Attorneys are creatures of their client’s instructions. If attorneys overstep or fail to follow their client’s instructions, it may lead to significant consequences. The Constitutional Court has re-affirmed that if an attorney acts contrary to the express instructions of their client, they act contrary to the actual authority given to them. The applicant was therefore not bound by the unauthorised withdrawal of her unfair dismissal claim.

In Ditsoane v ACWA Power Africa Holdings (Pty) Limited 2023 JDR 4750 (CC), the applicant referred an unfair dismissal claim to the Labour Court. The applicant’s attorneys of record instituted proceedings by serving and filing the applicant’s statement of case. The applicant, after instituting proceedings, consulted other attorneys to get a second opinion on the prospects of success. The applicant was advised that she had strong prospects of success, but, she needed to amend her statement of case. The applicant asked her previous attorneys of record to withdraw as the attorneys of record in the proceedings. This instruction was misunderstood by her initial attorneys, who proceeded to file a notice of withdrawal of the applicant’s case in terms of Rule 13 of the Labour Court Rules.

The applicant’s new attorneys wrote to the respondent to inform them that they had been appointed and that they intend to amend the statement of case. The respondent’s attorneys notified the applicant’s new attorneys that the matter had been withdrawn by the previous attorneys of record and that an application showing cause why the withdrawal should be set aside had to be launched and that the case had to be revived.|

The Labour Court held that the applicant was barred from proceeding with her claim. The case was taken on appeal directly to the Constitutional Court. The Constitutional Court had two issues to decide on, namely, whether the previous attorneys had authority, express or implied, to withdraw the case; and if there was no authority to withdraw the case, could the case be revived.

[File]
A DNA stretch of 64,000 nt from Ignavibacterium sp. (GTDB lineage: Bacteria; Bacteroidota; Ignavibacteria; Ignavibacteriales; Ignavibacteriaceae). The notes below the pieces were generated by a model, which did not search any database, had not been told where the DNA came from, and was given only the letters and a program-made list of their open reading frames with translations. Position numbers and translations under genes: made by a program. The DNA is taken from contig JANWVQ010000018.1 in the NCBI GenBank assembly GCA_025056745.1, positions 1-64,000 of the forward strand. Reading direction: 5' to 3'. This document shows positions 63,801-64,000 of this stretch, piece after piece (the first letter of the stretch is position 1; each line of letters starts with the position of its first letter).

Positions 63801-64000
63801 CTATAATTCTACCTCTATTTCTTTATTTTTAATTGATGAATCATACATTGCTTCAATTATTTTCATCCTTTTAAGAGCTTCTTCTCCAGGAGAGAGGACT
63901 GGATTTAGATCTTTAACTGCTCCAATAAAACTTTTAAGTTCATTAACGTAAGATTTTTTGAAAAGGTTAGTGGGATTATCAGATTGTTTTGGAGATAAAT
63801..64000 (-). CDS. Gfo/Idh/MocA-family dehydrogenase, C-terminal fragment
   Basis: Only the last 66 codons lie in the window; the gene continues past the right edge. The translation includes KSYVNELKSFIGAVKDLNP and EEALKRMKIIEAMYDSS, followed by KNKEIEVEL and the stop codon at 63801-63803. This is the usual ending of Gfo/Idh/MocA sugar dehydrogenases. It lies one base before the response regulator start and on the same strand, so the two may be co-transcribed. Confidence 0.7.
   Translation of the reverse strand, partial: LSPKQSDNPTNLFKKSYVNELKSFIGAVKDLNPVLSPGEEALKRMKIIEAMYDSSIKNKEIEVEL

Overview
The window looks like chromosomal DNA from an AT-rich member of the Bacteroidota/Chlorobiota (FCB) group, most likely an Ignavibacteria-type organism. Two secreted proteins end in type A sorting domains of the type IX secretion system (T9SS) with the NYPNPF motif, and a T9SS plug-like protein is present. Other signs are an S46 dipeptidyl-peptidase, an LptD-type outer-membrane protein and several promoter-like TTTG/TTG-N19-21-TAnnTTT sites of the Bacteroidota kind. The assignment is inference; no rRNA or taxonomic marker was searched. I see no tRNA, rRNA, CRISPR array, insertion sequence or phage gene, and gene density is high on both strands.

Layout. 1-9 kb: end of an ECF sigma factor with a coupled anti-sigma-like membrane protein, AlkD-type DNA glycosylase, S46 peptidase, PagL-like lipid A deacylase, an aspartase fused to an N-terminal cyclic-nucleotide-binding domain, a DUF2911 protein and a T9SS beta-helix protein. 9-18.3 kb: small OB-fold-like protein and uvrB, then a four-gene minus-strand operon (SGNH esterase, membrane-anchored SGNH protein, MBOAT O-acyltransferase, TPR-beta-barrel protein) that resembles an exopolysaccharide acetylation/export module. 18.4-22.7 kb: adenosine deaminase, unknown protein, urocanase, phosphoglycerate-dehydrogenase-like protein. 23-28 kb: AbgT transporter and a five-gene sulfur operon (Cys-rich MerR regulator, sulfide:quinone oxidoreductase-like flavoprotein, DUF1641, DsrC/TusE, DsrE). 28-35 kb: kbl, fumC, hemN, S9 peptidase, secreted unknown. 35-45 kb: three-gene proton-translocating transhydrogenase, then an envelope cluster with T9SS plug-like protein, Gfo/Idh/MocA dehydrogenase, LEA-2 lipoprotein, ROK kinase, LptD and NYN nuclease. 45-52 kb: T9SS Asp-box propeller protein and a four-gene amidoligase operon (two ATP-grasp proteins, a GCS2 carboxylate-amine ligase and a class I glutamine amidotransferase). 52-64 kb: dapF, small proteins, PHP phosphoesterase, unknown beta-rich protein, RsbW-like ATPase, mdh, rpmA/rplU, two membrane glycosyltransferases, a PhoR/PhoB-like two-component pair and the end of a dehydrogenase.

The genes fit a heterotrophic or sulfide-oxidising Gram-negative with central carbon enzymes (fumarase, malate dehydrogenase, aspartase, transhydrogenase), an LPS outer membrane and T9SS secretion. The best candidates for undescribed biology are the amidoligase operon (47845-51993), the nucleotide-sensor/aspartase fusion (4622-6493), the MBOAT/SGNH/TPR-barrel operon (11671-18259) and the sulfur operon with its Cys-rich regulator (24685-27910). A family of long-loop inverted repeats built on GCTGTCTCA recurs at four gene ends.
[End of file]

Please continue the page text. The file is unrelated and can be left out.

With regards to the question of authority, the Constitutional Court found that it was common cause that there was a misunderstanding of the applicant’s instructions by the previous attorneys of record.

The Court found that there was no merit to the respondent’s argument that the previous attorneys had apparent authority as the applicant had done nothing to convey to the respondents that the previous attorneys had authority to withdraw the claim. It is not within the usual authority of an attorney to suddenly withdraw a claim. The previous attorneys did not deliver the notice of withdrawal in the exercise of the discretion granted by their general mandate. They withdrew the matter because they were under the mistaken belief that this was the applicant’s instruction. As the previous attorneys did not have actual or ostensible authority to withdraw the applicant’s case, the applicant was not bound by the notice of withdrawal.

The Constitutional Court held that, as the matter was not withdrawn in the first place, there was no need for a revival of the case. The withdrawal was unintended and unauthorised and the applicant was not responsible for the delay caused therein. The Constitutional Court determined that it would be unjust to bar the applicant from continuing with her case and thus the applicant’s appeal succeeded.

This judgment highlights the importance of attorneys following their client’s instructions in that actions taken contrary to the relevant authority will not be binding on the client.

This blog was co-authored by Zubenathi Ndlwana, Candidate Attorney.